12. Columbia University, Manhattan

Cherry Blossoms at Columbia University
Image by Laurie Gwen Shapiro

Columbia University is not only home to impressive architecture, but it also harbors its own collection of cherry blossom trees. Spot some along College Walk, a stretch of 116th Street on the Morningside Heights campus, between Broadway and Amsterdam Avenue.

You can also find plenty in front of St. Paul’s-Fayerweather-Schermerhorn-Avery courtyard and Low Memorial Library. While you are visiting the campus of Columbia University, try some of our off-the-beaten path activities, or explore the surrounding area of Harlem.

13. McCarren Park, Brooklyn

cherry blossom trees at McCarren Park
Photograph Courtesy of NYC Parks/ Daniel Avila

McCarren Park in Brooklyn, located between Greenpoint and Williamsburg, is home to flowering Eastern Redbud trees. These trees grow to about 30 feet tall. Eastern Redbuds have heart-shaped leaves and their clusters of tiny flowers display an intensely bright lavender-pink color.

According to a member of our Untapped Team, the cherry blossom trees look especially nice when lit up at night. Before you visit, learn about the history of the park and its most fascinating hidden secrets! 

14. Green-Wood Cemetery, Brooklyn

cherry blossom trees at Green-Wood Cemetery
Photo by Art Presson courtesy of Green-Wood Cemetery

Green-Wood Cemetery is home to both pink and white cherry blossom trees, which you can spot along Battle Avenue and Crescent Water, among other places. Green-Wood Cemetery reports that at this time, some blossoms are already out, more to come mid-April, with the late bloomers to come in mid-May.

There are 172 cherry blossom trees interspersed among the graves and mausoleums of the cemetery, which counts many famous New Yorkers as internments.

15. Prospect Park, Brooklyn

cherry blossom trees in Prospect Park

Along the stone path in the Long Meadow at Prospect Park, accessible through the Grand Army Plaza entrance, you will find cherry blossoms. If you aren’t ready to battle the crowds at the Brooklyn Botanic Garden, the park offers a much more low-key way to appreciate cherry blossoms in NYC.

There are also cherry trees at the park’s entrance at Grand Army Plaza. You can find out where all the different types of trees and flowers will blossom throughout the park with the Prospect Park Alliance’s Spring Bloom Guide.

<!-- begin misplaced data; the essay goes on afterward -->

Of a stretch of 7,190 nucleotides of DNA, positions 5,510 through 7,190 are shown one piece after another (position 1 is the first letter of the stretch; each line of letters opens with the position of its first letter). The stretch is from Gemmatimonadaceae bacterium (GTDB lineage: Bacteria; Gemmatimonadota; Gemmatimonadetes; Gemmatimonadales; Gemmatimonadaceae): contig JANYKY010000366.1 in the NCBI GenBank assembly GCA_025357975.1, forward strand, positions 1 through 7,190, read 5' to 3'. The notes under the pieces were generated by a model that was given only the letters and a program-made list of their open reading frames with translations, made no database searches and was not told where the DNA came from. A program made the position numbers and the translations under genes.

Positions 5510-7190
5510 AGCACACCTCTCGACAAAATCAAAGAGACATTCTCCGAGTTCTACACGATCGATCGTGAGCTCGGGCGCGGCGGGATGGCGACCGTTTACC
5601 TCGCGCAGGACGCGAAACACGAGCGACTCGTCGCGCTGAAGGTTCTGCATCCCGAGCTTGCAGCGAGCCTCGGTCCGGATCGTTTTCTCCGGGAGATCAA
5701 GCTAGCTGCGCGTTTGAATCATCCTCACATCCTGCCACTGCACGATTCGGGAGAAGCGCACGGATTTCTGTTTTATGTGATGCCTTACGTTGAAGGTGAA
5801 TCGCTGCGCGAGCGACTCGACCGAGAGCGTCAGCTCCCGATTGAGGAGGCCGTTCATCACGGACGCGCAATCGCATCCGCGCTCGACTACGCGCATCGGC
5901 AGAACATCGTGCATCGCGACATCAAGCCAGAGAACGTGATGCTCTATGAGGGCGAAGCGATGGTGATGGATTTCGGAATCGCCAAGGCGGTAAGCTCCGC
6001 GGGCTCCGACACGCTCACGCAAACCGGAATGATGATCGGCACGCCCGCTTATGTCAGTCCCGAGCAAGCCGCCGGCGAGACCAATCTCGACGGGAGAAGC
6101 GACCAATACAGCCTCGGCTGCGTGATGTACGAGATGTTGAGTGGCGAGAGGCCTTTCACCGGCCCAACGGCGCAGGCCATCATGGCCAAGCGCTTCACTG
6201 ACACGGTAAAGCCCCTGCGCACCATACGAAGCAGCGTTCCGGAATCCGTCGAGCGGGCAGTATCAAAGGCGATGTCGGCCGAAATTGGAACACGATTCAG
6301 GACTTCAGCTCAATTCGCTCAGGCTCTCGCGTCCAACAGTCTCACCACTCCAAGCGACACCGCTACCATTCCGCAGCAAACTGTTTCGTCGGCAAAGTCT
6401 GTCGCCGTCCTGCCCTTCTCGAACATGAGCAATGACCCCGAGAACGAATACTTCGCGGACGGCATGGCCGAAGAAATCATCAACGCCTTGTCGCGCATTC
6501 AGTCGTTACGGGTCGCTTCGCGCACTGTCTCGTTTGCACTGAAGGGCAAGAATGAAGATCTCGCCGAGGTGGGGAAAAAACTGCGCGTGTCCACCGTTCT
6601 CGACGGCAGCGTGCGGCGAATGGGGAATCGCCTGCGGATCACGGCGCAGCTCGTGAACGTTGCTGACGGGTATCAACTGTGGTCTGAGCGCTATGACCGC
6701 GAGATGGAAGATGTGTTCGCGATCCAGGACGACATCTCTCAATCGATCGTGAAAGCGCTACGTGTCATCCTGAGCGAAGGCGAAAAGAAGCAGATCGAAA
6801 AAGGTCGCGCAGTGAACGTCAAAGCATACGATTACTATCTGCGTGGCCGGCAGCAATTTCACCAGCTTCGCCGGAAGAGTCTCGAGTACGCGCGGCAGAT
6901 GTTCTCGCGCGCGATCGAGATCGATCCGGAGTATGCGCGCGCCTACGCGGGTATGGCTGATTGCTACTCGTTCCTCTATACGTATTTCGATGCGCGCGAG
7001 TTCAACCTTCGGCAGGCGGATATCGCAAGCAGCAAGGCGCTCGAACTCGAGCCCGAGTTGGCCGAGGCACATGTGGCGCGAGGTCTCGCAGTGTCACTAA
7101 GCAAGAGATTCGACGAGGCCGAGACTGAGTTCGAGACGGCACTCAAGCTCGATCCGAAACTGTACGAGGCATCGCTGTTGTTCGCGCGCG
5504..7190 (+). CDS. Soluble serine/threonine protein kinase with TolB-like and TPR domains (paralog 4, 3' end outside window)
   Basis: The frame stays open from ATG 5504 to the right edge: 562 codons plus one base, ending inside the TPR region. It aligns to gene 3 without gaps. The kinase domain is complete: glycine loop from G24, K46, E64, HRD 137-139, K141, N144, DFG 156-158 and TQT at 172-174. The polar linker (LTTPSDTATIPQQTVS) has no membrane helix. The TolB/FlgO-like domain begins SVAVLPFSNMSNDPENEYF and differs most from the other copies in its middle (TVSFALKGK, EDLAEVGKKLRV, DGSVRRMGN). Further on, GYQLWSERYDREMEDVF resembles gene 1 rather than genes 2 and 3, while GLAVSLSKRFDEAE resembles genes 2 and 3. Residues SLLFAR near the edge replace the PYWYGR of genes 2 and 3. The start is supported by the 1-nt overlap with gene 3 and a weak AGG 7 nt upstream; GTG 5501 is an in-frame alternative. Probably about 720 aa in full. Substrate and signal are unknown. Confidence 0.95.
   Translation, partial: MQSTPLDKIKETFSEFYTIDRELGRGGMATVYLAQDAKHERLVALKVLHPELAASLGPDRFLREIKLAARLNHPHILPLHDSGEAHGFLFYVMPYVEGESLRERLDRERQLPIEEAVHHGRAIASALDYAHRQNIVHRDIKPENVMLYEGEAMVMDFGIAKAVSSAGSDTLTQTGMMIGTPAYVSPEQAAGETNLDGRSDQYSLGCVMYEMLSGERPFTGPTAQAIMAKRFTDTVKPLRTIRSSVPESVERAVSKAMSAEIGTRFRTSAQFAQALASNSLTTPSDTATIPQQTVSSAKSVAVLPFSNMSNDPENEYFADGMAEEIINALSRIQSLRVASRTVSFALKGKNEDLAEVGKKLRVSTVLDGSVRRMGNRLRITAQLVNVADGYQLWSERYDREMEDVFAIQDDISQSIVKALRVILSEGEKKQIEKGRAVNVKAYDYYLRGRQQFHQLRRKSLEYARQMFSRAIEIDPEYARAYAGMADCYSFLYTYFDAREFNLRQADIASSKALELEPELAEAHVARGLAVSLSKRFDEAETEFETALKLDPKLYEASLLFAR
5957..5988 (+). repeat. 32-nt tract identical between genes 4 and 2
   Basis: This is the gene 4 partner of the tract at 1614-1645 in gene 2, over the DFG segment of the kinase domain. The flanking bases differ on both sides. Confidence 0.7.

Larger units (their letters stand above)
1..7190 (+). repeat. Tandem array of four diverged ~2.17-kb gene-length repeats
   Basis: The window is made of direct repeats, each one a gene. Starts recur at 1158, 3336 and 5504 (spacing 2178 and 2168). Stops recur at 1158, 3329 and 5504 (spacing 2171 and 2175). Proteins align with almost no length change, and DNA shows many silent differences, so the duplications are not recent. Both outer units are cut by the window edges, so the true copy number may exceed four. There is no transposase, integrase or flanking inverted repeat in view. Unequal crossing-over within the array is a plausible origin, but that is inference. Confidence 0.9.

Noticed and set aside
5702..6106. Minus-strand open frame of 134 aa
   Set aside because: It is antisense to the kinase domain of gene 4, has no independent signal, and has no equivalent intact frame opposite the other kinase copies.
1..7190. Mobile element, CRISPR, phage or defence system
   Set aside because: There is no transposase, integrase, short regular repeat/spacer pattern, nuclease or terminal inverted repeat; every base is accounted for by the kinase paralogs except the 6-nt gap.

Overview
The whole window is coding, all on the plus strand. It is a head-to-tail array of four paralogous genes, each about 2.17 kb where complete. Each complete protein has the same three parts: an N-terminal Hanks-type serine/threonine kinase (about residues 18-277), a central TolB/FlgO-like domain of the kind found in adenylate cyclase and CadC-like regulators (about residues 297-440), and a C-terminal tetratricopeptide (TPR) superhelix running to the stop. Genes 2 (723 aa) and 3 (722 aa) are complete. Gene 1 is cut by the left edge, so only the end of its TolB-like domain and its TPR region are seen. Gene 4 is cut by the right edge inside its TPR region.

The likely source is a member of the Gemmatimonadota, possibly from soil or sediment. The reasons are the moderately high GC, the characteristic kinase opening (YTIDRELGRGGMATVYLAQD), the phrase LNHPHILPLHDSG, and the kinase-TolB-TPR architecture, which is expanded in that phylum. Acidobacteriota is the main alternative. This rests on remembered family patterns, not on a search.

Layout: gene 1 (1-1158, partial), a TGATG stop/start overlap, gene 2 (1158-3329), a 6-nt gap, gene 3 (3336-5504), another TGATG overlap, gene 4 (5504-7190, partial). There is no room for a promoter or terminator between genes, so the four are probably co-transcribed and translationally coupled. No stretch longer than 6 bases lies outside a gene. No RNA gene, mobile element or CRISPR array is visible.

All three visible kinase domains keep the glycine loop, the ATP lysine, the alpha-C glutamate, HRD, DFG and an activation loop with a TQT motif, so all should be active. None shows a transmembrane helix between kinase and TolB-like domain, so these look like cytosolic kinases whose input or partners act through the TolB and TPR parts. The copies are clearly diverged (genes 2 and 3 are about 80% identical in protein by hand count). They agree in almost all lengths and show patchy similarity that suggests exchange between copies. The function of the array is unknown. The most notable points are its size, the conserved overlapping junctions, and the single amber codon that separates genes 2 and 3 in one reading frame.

16. Hunter’s Point South, Queens

Cherry Blossom trees Hunter's Point South Park
Photo by Daniel Avila/NYC Parks

At Hunter’s Point South Park in Long Island City, Yoshino cherry trees ring the expansive oval at the water’s edge. The shock of white frames a stunning view of the Manhattan skyline. From the park, you can see notable buildings such as the American Copper Building, The Empire State Building, the Chrysler Building, and the United Nations Headquarters.

Hunter’s Point South Park, designed by SWA/Balsley and Weiss/Manfredi, opened in phases starting in 2013. A former industrial site, the park pays homage to the past by incorporating historical elements such as an old gantry and railroad tracks.

17. Randall’s Island

cherry blossom trees on Randall's Island
Cherry Blossom Festival, Photograph Courtesy of Randall’s Island Park Alliance

Randall’s Island, located on the East River between East Harlem, the South Bronx, and Queens, has a lot to offer. Along with waterfront views, pedestrian trails, and a 40,000-square-foot, environmentally sustainable urban farm, there are lovely cherry trees to view along the western shoreline.

During this year’s Earth Day Festival on April 20th, you can take part in a Cherry Blossom tour led by the Island’s Horticulture Team. Your expert guide will explain and show what’s blossoming around the Urban Farm and in the Cottage Garden.

18. Roosevelt Island

cherry blossom trees on Roosevelt Island
Photo courtesy Four Freedoms Park Conservancy

Along the shore of Roosevelt Island, visitors can sit under the shade of the cherry blossom trees while enjoying waterfront views of Manhattan. You’ll find two groves of cherry blossom trees on the island along the East River on both the east and west sides of the island.

To get to Roosevelt Island from Manhattan, you can take the famous Roosevelt Island Tram, one of the most unique ways to get around New York City. The tram leaves from 59th Street and Second Avenue in Manhattan every 7-15 minutes.

Bonus: Branch Brook Park (New Jersey)

cherry blossom trees in Branch Brook Park

The largest collection of cherry blossoms in the New York City area is actually in Branch Brook Park, New Jersey, with more than 2,700 trees. The park boast even more trees than Washington, D.C.. Branch Brook park was designed by the Olmsted Brothers, successors of the famous landscape architect Frederick Law Olmsted, and you’ll find it similar to, but not as fancy as Central Park.

Next, check out the Cherry Blossoms at Brooklyn Botanic Garden!